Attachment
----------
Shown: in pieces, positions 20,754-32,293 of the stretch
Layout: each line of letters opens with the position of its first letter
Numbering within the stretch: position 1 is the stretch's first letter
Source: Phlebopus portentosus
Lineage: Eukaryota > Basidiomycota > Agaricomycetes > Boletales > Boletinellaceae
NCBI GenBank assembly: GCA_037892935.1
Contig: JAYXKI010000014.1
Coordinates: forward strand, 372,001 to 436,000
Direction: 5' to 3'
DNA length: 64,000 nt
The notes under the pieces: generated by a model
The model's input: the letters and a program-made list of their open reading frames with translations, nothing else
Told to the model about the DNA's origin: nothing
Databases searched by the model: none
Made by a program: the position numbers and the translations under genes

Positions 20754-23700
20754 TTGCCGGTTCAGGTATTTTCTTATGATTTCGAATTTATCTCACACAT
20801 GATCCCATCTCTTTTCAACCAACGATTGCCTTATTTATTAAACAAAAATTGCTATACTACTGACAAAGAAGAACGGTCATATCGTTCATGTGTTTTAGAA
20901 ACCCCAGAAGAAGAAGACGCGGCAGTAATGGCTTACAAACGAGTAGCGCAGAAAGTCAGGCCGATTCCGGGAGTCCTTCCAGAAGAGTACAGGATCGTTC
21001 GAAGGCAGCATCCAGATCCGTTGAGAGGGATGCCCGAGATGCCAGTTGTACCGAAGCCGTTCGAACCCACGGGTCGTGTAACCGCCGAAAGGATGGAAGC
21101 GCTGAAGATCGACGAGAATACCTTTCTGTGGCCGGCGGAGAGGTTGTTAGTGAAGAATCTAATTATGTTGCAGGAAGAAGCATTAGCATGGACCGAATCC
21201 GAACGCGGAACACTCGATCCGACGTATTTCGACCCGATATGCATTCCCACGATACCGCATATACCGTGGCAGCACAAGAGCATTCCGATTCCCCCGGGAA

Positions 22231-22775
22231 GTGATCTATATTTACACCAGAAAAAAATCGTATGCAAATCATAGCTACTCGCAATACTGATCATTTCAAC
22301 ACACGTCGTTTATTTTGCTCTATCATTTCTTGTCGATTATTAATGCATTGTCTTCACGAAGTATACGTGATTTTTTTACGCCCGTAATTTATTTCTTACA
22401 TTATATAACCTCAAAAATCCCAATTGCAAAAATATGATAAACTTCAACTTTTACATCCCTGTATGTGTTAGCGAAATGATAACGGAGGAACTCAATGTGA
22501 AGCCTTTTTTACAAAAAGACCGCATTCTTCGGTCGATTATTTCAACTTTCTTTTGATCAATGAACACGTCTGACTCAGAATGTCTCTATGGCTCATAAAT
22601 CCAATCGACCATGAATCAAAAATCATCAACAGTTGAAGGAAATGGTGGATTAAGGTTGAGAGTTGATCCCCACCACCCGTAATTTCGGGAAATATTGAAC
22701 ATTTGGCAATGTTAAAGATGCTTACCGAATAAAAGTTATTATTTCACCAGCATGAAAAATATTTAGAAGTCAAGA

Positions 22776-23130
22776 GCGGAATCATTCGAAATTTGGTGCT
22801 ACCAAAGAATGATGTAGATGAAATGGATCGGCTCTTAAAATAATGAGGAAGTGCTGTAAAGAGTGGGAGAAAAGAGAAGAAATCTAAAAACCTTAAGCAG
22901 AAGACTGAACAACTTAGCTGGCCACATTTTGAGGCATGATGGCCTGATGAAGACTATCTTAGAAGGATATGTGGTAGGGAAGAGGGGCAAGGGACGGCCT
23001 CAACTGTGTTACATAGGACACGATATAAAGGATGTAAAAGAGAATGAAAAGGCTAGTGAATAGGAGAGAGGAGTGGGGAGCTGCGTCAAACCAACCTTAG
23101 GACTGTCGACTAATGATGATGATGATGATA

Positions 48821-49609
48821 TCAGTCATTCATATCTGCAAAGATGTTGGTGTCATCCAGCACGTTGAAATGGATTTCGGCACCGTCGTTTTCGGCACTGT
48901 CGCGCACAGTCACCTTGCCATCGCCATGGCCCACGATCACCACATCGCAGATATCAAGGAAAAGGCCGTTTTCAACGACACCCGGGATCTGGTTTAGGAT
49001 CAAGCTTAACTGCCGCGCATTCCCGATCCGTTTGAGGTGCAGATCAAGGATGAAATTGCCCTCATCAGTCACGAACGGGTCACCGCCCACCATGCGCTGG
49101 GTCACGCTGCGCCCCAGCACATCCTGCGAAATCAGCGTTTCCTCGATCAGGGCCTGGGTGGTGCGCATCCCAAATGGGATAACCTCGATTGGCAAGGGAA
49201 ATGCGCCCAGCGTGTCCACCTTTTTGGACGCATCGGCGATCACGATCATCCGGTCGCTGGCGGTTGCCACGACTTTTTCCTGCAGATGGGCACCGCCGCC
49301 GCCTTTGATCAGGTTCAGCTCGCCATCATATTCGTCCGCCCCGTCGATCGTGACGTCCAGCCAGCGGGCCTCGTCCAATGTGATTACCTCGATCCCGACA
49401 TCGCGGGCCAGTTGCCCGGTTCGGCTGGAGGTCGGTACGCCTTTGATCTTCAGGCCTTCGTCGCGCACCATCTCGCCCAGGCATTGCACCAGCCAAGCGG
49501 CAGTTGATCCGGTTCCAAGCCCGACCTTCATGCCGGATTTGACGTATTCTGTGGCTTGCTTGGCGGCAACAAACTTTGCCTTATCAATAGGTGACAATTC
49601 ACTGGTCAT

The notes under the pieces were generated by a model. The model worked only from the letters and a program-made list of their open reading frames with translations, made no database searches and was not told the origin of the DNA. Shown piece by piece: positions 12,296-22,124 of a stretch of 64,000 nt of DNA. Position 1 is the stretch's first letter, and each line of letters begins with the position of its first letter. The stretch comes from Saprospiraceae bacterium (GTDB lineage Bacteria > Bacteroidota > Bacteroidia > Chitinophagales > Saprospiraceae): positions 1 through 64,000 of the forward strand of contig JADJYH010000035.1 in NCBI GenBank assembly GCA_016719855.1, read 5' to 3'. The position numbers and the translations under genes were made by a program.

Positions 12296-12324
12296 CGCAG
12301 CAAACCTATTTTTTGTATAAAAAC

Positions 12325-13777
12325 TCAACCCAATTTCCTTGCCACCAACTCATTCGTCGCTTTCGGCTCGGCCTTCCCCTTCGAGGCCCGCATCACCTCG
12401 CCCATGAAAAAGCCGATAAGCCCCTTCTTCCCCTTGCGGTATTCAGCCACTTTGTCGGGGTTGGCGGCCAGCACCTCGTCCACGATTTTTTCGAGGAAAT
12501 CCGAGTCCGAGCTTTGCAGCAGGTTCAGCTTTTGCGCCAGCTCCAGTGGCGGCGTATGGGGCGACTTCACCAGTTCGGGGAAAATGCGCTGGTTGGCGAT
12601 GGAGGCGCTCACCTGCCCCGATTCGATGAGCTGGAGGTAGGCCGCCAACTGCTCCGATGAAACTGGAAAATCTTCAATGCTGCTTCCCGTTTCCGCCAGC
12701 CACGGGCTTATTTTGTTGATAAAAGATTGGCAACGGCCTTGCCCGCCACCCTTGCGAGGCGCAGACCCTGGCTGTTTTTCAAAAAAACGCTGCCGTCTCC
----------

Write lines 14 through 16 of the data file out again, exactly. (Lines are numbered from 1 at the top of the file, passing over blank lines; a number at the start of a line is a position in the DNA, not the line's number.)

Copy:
Databases searched by the model: none
Made by a program: the position numbers and the translations under genes

Positions 20754-23700